What is attorney client privilege?

Attorney-client privilege is a legal rule that courts use to preserve the confidentiality of written and verbal communications between lawyers and their clients. If the attorney-client privilege applies to a communication, then neither the lawyer nor the client can be compelled to testify about the communication or produce records (such as email) covered by the privilege, in a trial or other legal proceeding. For this reason, it is a strong protection the College values.

Why does the legal system care about protecting these communications?

The rationale for the attorney-client privilege is that protected communication will encourage clients to be forthcoming with attorneys and in turn, fully informed attorneys give the most comprehensive legal advice, which will lead to better compliance and smoother College operations.

Does the privilege apply to me personally?

The privilege applies to the organization.  The attorney is in the position to know whether the information can be shared internally with others who have a legal need to know.  If you tell a College attorney something personal about a non-College matter, such as a family law or criminal issue outside the College, it is not subject to attorney-client privilege because OGC attorneys are not your personal attorney.

Does the privilege apply to Emerson as an organization?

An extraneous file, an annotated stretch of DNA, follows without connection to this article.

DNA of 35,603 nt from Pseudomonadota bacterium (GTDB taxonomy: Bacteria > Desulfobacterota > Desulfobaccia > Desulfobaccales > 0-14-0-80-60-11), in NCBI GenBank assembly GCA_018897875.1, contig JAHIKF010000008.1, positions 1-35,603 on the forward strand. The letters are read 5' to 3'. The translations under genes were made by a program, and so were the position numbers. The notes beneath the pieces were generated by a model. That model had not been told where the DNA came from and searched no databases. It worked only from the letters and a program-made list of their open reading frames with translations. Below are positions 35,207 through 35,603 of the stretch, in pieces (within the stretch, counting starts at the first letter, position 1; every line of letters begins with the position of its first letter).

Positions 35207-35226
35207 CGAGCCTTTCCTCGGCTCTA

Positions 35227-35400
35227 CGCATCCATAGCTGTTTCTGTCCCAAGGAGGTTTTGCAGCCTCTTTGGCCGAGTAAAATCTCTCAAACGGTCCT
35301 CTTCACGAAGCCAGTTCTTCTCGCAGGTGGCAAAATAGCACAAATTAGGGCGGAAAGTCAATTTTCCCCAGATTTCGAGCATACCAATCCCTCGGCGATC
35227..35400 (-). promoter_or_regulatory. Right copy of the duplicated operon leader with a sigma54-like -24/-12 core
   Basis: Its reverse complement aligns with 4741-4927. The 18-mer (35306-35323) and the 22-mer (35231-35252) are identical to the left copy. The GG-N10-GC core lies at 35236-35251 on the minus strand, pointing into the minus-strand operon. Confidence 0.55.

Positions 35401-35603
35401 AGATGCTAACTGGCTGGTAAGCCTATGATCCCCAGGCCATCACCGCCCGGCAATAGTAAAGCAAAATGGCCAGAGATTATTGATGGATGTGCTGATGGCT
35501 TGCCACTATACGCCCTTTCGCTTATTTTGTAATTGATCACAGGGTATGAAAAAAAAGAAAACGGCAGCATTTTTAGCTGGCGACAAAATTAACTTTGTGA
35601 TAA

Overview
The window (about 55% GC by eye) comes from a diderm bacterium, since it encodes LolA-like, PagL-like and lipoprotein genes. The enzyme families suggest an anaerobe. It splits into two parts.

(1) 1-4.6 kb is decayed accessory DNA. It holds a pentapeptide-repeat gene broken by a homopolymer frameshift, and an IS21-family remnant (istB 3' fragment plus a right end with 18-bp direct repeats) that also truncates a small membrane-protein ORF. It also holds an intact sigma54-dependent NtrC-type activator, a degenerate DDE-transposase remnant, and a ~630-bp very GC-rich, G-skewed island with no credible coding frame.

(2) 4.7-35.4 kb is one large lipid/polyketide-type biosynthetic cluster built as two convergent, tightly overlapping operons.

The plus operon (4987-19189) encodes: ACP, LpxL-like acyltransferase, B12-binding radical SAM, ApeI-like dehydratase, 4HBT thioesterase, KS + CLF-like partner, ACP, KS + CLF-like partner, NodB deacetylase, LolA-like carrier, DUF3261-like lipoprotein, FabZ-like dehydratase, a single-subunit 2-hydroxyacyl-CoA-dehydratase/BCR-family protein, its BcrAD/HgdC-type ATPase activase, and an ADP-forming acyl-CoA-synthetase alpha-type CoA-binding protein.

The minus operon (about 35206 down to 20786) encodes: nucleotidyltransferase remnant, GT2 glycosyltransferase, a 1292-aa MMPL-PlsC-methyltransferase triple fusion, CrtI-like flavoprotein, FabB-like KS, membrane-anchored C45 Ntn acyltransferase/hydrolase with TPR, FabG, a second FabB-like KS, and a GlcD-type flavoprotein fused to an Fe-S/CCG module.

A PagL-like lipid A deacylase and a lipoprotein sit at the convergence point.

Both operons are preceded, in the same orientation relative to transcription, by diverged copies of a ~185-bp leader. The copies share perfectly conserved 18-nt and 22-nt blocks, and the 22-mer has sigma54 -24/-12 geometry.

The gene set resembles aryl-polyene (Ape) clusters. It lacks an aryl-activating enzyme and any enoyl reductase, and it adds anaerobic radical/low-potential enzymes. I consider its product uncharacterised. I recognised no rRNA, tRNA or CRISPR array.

Yes. Therefore, communications that Emerson employees have with College attorneys in their Emerson capacities, in confidence, for the purpose of seeking legal advice concerning College legal matters are protected by the attorney-client privilege.

What do employees need to do to preserve the privilege?

Remember that confidentiality is the key. Disclosing the substance of the attorney-client communication to persons outside the College – or even to persons within the College who are not directly involved in the matter – may destroy the privilege. So it is important not to share confidential communications with College attorneys (both members of the Office of the General Counsel and outside counsel) about College matters with anyone outside the College, including family and friends. Employees with questions about how this works or how to do their jobs while managing legal questions should contact the Office of the General Counsel for help. It's a complicated area of the law and we are here to help employees navigate these issues.